As per the Hindu Vedic calendar, the 11th day of every lunar fortnight is observed as Ekadashi. The auspicious day occurs during the two lunar phases in a month, Shukla Paksha and Krishna Paksha. And while there are over 24 Ekadashis in a year that hold a special significance and are associated with different incarnations of Lord Vishnu, the Devshayani Ekadashi of the Ashada month, Shukla Paksha, has a greater spiritual significance, because it marks the beginning of Chaturmas, the holy period of four months.
The Devshayani Ekadashi, which is also known as the Maha Ekadashi, will be observed today by Hindus across the country. This Ashadi Ekadashi also has a special significance for the Vaishnavas, the devotees of Lord Vishnu and his avatars.
As per ancient scriptures, it is believed that Lord Vishnu, ‘The Preserver’, goes in the state of deep sleep for four months in Ksheersagar, the cosmic ocean of milk, resting on the Shesha Naga, the cosmic naga who is hailed as the king of all snakes. And while the Preserver falls asleep, ‘The Destroyer’, Lord Shiva takes charge of the Universe.
After sleeping for straight four months, the Lord wakes up in the month of Kartik on Prabhodini Ekadashi. Lord Vishnu’s act of waking up from slumber is also known as Devotthan, which marks the end of Chaturmas.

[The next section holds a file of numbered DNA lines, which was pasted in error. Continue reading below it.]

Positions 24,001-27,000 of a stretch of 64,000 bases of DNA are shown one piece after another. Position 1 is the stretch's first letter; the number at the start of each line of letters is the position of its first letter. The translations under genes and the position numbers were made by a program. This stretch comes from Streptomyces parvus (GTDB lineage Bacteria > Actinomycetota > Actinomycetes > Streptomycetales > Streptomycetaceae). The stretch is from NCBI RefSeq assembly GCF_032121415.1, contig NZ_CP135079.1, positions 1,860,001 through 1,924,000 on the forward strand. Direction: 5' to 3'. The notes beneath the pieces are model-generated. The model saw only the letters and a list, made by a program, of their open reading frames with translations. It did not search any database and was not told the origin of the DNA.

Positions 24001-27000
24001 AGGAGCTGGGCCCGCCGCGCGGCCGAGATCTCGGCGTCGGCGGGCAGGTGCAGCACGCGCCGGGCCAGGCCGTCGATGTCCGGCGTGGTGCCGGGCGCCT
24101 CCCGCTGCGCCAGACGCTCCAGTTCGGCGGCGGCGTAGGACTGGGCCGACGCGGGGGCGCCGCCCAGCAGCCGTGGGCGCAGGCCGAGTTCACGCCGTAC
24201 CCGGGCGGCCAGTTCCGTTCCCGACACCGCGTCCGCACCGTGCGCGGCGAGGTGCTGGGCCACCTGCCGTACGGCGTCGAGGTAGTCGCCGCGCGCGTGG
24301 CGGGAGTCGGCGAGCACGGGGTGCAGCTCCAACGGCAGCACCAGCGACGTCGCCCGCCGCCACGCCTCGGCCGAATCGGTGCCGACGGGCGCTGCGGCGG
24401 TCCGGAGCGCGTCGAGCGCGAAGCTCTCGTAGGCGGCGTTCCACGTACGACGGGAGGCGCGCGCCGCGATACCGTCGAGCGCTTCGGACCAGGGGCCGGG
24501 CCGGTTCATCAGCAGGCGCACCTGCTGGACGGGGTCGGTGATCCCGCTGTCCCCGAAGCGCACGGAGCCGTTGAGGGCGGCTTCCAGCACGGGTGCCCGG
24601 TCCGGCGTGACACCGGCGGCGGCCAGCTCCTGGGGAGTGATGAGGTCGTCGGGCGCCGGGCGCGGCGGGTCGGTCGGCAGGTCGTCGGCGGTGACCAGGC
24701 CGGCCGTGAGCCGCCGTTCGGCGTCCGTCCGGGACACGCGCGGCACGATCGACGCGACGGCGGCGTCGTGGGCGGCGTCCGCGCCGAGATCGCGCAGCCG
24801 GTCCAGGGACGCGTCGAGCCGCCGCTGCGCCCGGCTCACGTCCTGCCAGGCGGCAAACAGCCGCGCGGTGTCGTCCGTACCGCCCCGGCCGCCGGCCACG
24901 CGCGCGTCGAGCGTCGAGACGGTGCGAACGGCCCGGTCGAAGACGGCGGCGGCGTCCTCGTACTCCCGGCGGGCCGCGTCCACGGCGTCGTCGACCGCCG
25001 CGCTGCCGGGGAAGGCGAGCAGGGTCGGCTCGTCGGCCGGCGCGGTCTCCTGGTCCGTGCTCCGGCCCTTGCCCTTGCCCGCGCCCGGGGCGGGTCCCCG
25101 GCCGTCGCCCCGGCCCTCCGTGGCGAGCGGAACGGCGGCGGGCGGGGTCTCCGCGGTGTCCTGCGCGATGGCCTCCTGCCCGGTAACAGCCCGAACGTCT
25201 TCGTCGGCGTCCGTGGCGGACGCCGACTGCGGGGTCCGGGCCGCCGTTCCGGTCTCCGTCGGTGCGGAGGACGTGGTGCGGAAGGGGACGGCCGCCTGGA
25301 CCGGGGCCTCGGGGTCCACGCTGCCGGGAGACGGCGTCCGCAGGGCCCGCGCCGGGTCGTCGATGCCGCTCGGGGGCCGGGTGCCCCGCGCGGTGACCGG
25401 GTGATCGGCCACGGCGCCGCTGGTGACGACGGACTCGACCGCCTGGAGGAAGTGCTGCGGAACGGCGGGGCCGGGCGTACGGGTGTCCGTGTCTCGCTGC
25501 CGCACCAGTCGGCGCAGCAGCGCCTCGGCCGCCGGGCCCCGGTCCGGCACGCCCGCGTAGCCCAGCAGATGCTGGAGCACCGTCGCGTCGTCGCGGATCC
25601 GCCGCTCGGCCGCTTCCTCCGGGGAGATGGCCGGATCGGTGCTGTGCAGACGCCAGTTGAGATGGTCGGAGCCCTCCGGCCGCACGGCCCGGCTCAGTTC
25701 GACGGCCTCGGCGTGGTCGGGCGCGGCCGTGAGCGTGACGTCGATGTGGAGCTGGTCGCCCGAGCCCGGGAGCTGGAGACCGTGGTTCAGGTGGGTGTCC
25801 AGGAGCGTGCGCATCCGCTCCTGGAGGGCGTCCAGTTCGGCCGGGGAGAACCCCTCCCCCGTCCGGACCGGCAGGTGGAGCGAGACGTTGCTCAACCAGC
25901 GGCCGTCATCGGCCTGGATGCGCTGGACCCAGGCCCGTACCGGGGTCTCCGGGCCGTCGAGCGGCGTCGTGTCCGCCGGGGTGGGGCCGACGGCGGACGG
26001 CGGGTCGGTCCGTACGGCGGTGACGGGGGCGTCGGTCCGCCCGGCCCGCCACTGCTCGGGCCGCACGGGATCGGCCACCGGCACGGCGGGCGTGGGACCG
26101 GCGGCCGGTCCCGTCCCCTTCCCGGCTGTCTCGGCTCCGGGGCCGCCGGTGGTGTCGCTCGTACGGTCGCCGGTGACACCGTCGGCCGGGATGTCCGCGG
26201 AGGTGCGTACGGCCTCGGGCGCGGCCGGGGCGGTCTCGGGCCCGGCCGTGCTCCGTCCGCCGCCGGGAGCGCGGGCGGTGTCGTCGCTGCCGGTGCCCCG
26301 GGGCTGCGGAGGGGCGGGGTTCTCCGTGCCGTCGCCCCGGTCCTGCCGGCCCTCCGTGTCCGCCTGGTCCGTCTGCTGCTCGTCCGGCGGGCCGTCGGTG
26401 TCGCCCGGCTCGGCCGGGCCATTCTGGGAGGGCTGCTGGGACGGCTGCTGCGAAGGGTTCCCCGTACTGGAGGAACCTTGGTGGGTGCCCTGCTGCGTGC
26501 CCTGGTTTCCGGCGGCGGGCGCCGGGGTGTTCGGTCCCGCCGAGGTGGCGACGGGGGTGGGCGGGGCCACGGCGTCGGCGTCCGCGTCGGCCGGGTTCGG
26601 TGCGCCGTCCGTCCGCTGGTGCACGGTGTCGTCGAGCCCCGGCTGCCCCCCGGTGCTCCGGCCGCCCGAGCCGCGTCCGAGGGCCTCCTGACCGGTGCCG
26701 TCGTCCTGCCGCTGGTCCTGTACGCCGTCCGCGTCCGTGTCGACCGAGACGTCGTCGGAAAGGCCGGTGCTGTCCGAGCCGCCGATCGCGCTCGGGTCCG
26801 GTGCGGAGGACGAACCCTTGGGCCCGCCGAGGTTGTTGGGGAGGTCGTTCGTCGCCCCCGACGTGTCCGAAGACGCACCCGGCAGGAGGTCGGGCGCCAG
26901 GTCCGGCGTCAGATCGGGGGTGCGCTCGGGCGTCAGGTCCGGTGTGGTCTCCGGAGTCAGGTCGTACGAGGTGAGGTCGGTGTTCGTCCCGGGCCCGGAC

On the auspicious day of Devshayani Ekadashi, a huge procession of pilgrims, known as Pandharpur Ashadi Ekadasi Waari Yatra culminates in Pandharpur, Maharashtra. Here, devotees arrive to worship their Vitthal, another avatar of Vishnu worshipped in Maharashtra, is also fondly called as ‘Vithoba’ by devotees.
Fasting is one of the important aspects of Ekadashi. Hence, devotees observe full or partial fast on Devshayani Ekadashi. Devotees abstain from consuming onion, garlic, meat, rice, wheat, lentils, and legumes, etc., and have milk and fruits instead.
People who observe this Ekadashi wake up two hours before sunrise, on the Brahma Muhurat. Take bath (some add Ganga Jal to their bath water if available), wear fresh clothes, do dhyana (meditation), and take Sankalpa, that is pledging to keep the vrat and following the rituals sincerely, chanting Vishnu mantras like ‘Om Namo Bhagvate Vasudevaye’, as much as possible. These are some of the key rituals that devotees perform on Ashadi Ekadashi.
Devotees worship Lord Ganesh first and then invoke Lord Vishnu. A diya or brass lamp is lit, Jal (water), pushpa (flowers), dhoop (incense) and naivedhya (fruits and cooked food) are offered to Lord Vishnu. Reading the Devshayani Ekadashi Vrat Katha or Vishnu Sahasranam or simply doing the naam jaap (chanting of Lord Vishnu’s name) is done.
In the evening, after offering sweets, fruits and flowers and worshipping Lord Vishnu with incense sticks and diya, to conclude the puja, Vishnu aarti is performed by devotees along with the family members.